Gibson is a strong believer in customer feedback, and a big fan of the “customer development” approach advocated by Eric Ries (author, entrepreneur and previously a venture advisor at Kleiner Perkins Caufield & Byers). “As a small startup, there are a lot of unknowns about the product viability, direction etc. So customer feedback will be very important in helping us to shape the direction and vision of our game to make it a game that casual players want to play.”
“Fire up iTunes, download my game and give it a try. Then drop me an email at my personal email address gibtang[at]gmail[dot]com if you have any feedback about the game.”
With this approach, Gibson says they have solicited a whole plethora of social gaming features from early testers which they plan to incorporate them into the game. “We intend to roll out new features and patches every week to keep the game up to date in line with player feedback, and grow a community based around the game.” Gibson says they have recently submitted their latest iteration of the game, Version 1.05, to Apple for review.
To date, Piecehunters has been downloaded some 5,000 times, at an average of around 1,500 downloads per week despite the lack of a marketing campaign. “We feel that we have hit the right spot… players who have downloaded my game have emailed me to feedback on how much they like the game.”
As a growth strategy, Gibson plans to extend Piecehunters over to other platforms such as Google’s Android and Facebook. He says this will help to increase the viral effect of the game as they use multiple platforms to help spread the word.
Gibson says he’s not daunted by the recession and is focused on its positive aspects, such as the lowering of commercial rental rates. “I may contemplate renting a small office space sometime down the road when I feel the timing is right,” he adds.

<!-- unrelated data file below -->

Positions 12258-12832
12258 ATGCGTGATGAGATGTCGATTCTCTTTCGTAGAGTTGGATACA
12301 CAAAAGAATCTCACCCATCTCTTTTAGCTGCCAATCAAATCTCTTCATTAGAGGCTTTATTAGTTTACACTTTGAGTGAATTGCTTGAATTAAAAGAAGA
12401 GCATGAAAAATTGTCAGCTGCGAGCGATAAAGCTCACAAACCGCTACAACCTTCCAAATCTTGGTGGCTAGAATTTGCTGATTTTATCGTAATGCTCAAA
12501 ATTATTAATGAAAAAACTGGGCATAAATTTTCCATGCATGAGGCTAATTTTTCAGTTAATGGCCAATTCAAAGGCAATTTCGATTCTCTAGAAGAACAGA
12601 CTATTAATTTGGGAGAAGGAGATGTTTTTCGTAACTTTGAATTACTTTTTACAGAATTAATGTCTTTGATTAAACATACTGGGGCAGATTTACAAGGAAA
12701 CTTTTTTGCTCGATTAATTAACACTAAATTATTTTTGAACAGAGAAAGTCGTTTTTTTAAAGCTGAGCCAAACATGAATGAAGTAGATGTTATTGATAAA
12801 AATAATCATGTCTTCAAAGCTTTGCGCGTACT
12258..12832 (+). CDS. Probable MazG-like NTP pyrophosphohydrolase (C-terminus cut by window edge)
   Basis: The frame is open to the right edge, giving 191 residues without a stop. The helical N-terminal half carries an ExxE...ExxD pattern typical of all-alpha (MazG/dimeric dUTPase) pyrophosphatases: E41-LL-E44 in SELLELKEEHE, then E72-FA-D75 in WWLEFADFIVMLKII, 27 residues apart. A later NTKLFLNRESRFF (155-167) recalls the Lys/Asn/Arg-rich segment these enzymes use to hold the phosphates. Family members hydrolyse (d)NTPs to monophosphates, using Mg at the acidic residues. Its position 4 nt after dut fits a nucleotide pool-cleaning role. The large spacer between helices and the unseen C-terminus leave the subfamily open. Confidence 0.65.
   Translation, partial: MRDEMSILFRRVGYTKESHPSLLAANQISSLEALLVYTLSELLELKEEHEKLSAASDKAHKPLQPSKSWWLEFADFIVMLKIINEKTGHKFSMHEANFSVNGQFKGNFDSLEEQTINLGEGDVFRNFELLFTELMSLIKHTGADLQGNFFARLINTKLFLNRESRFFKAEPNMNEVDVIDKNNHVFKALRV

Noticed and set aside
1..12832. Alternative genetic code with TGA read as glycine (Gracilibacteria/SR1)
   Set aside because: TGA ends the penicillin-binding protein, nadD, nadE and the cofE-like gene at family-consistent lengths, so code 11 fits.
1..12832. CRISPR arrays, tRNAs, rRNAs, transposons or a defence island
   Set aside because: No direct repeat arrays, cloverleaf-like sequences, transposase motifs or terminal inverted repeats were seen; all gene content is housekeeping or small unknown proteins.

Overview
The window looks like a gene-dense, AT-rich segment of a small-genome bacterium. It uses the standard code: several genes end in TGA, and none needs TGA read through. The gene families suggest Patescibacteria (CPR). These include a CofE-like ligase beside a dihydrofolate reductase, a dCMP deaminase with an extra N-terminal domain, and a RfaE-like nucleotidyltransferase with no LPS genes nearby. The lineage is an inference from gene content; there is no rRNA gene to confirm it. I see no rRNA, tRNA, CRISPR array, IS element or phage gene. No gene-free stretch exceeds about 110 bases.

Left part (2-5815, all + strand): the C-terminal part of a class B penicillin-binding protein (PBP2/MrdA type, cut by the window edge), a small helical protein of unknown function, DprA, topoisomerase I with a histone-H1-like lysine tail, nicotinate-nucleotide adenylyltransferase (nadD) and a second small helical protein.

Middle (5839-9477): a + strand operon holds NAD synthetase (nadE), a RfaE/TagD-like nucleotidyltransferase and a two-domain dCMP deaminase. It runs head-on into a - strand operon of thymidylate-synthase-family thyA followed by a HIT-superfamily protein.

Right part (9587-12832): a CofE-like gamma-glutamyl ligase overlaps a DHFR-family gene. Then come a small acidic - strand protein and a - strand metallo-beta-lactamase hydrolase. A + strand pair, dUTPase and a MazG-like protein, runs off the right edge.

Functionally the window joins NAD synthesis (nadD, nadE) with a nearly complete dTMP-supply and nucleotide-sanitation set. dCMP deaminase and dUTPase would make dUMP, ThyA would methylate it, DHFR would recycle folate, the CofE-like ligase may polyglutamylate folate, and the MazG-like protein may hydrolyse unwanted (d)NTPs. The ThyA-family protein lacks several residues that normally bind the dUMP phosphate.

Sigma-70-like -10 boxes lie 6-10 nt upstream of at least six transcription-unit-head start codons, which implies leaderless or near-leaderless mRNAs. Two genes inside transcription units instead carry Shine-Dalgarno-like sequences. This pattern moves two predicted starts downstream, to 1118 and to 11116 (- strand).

AzukiSoft is currently funded by Thymos Capital to the tune of S$55,000 for their game project. “The rest of the expenses are paid out from my own pocket,” says Gibson.
Gibson says he chose the entrepreneurial path as he prefers to be unconventional. “My first career choice was to be a rock guitarist in a rock metal band years ago, and I would spend countless hours and money on my guitar. Then I realized that I also like to play and analyze games. That was when I stumbled onto the game development path.”
He shares that being an entrepreneur is tough and he believes the best ones are those who firmly believe in teamwork. “No one can master everything, so an entrepreneur must be able to make up for those deficiencies by working with the right people,” he explains, which was a reason why he brought on his partner.
“Singapore’s push on entrepreneurship is a right move as entrepreneurship can be a potential growth factor for Singapore, plus my partner always wanted to have a product that she can proudly refer to as Made-in-Singapore instead of Made-in-China!”
“One thing about entrepreneurship is that sometimes, you just have to believe in yourself. When I decided to embark upon the game development career path close to ten years ago, there was no game development industry in Singapore. And yet I told myself that I should give it a try and after all, the worst thing that could happen is that I will fail. That’s it.”
“Being able to accept failure if it happens is important for an entrepreneur.”